FCA Confirms Changes to MiFID II Rules on Research Plus an End to RTS 28 Reports on Best Execution

Author

Martin Lovick

Publish Date

Type

Compliance Alert

Topics

  • Compliance

The FCA published Policy Statement PS 21/20 on Changes to UK MiFID’s conduct and organisational requirements on 30 November 2021, confirming the FCA’s proposals as set out in Consultation Paper CP 21/9.

New exemptions to the definition of research

The new FCA rules remove certain categories of research services from the inducement rules in COBS 2.3A by treating them as “minor non-monetary benefits.” In other words, these can be provided “free of charge” or bundled with execution services without being considered an inducement (which would be prohibited). The exempt categories are:

  • Research on listed and unlisted small and medium-sized enterprises (SME’s) with a market capitalisation below £200 million[1].
  • Research focusing on fixed income, currency, and commodity (FICC) investment strategies.
  • Research from independent research providers who are unconnected, either directly or with other group entities, to execution or brokerage services.
  • Written research that is openly available[2] to other firms or to the general public.

Macro-economic research not part of FICC exemption

In a move not signalled in the original Consultation, the FCA have clarified that macro-economic research may not be included in the FICC exemption and hence should still be treated as a research service that must be paid for. The FCA’s reasoning is that macro-economic research can explicitly or implicitly suggest an investment strategy. It can often support equity strategies as well as FICC.

We view this distinction as unhelpful: macro-economic research comprises a very large part of research to support fixed income, currency, and commodity strategies, and disentangling these elements may be virtually impossible, in practice. We are already aware of one large investment bank proposing to continue with existing commercial arrangements in these sectors.

Timing of revised rules on research

The new research exemptions apply from 1 March 2022. For firms operating a research budget on an annual basis, this introduces an awkward two month period before the relevant categories can be excluded.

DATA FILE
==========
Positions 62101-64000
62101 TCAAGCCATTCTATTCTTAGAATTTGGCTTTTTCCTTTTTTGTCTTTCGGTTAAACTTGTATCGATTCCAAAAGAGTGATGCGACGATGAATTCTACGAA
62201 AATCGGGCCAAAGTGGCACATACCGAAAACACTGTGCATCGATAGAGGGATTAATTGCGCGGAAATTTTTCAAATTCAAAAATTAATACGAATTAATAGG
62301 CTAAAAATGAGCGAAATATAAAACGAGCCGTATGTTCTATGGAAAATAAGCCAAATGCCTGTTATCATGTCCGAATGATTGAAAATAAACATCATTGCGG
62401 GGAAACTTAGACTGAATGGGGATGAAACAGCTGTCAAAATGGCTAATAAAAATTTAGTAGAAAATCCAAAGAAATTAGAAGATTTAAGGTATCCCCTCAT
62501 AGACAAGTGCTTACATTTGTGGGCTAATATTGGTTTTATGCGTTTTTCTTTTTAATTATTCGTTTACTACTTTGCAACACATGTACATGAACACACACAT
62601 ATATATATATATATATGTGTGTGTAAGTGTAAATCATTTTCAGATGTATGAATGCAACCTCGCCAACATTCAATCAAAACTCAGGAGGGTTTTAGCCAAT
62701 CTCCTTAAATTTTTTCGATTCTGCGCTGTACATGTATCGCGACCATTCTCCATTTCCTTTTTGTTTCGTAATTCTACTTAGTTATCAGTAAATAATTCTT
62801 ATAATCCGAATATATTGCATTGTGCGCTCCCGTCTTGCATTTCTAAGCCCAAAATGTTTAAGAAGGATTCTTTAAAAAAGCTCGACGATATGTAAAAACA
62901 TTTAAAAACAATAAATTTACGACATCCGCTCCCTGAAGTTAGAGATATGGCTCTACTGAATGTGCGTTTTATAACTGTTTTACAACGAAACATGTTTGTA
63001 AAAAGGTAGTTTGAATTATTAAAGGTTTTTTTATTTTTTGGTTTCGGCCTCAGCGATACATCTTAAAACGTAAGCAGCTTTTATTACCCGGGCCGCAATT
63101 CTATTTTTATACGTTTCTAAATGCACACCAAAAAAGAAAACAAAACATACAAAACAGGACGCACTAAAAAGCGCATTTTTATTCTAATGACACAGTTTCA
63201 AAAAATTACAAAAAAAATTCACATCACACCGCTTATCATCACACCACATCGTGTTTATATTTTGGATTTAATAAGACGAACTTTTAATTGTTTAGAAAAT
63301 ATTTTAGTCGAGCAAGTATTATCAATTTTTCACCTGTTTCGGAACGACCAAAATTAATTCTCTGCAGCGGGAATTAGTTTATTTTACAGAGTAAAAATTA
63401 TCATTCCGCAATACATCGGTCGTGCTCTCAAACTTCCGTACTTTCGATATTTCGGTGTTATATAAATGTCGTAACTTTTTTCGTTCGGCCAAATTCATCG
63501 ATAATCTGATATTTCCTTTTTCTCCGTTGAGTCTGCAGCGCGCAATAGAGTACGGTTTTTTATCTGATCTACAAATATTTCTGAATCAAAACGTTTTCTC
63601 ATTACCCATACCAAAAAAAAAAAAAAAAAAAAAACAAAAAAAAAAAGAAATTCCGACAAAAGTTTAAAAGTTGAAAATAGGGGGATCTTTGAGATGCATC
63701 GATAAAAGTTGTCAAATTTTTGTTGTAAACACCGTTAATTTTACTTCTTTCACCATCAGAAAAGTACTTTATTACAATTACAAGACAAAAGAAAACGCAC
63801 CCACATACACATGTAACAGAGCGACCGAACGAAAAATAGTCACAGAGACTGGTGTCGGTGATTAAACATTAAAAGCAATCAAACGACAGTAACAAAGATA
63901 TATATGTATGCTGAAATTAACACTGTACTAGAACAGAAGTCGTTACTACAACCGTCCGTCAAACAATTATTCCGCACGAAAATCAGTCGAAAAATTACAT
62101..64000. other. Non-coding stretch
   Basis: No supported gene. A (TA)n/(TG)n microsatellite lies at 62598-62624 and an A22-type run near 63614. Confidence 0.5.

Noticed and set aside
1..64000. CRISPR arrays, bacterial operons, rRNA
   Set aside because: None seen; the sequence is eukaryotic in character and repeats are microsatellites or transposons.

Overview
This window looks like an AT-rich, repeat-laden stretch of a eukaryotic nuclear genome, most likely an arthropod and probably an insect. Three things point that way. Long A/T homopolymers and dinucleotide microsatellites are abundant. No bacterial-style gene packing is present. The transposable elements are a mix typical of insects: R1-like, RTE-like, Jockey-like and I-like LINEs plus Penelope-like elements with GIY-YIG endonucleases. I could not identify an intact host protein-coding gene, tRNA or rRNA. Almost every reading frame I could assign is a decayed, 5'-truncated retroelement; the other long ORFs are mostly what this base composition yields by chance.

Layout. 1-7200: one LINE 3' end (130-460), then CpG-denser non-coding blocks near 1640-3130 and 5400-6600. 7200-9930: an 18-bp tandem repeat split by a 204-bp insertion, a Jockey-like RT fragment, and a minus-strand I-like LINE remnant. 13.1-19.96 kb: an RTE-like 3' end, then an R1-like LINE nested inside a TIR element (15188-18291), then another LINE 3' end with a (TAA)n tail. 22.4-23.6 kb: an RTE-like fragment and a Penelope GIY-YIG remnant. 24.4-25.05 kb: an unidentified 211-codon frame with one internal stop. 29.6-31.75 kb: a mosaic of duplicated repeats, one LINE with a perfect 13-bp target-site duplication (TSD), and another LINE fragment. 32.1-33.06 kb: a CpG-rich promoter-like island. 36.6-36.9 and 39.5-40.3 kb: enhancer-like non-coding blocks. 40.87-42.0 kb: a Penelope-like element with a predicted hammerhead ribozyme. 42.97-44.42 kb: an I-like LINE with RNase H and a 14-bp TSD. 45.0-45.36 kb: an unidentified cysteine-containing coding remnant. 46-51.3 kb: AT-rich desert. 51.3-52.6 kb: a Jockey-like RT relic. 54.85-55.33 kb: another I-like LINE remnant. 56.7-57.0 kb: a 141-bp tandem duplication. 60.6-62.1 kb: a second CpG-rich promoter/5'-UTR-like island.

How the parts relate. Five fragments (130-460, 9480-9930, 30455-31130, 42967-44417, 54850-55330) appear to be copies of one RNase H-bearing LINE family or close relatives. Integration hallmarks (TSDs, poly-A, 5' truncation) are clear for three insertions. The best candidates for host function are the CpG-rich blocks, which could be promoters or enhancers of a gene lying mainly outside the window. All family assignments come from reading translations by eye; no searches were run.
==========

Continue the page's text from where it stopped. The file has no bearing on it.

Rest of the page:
End of best execution reports

The FCA has confirmed that the following disclosure requirements will no longer apply:

  • The obligation on execution venues (including brokers) to provide quarterly metrics on execution quality (RTS 27 reports).
  • The obligation on investment firms carrying out portfolio management or the reception and transmission of orders to provide annual reports on execution outcomes, including the top five execution venues used in each asset class (RTS 28 reports).

The removal of these obligations came into effect on 1 December 2021. Hence, firms due to make the next set of RTS 27 and 28 reports in April 2022 are no longer required to do so. Whilst not explicitly referenced in the FCA’s Policy Statement, we consider that any prior disclosures from previous years can be removed from firms’ websites.

Implications for UK/EU regulatory divergence

The FCA appear to have put very little weight on any perceived benefit from maintaining equivalence with EU MiFID rules. A prime example is the FCA sticking with the £200 million market capitalization threshold for smaller companies research, in contrast to the EU’s €1 billion. In the FCA’s view (and this was supported by statistical analysis in their original Consultation), it is in this much smaller population of companies where the problems with research coverage are really apparent. We believe this pattern of regulatory divergence will continue for the foreseeable future.

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[1] For listed companies, the market capitalisation threshold is calculated by reference to year-end quotes for the preceding 36 months before the provision of research. For unlisted companies, firms may reasonably rely on third-party estimates of market capitalisation.

[2] “Openly available” means no barriers or conditions to receiving it, for example through log-ins or submission of user information before access is granted.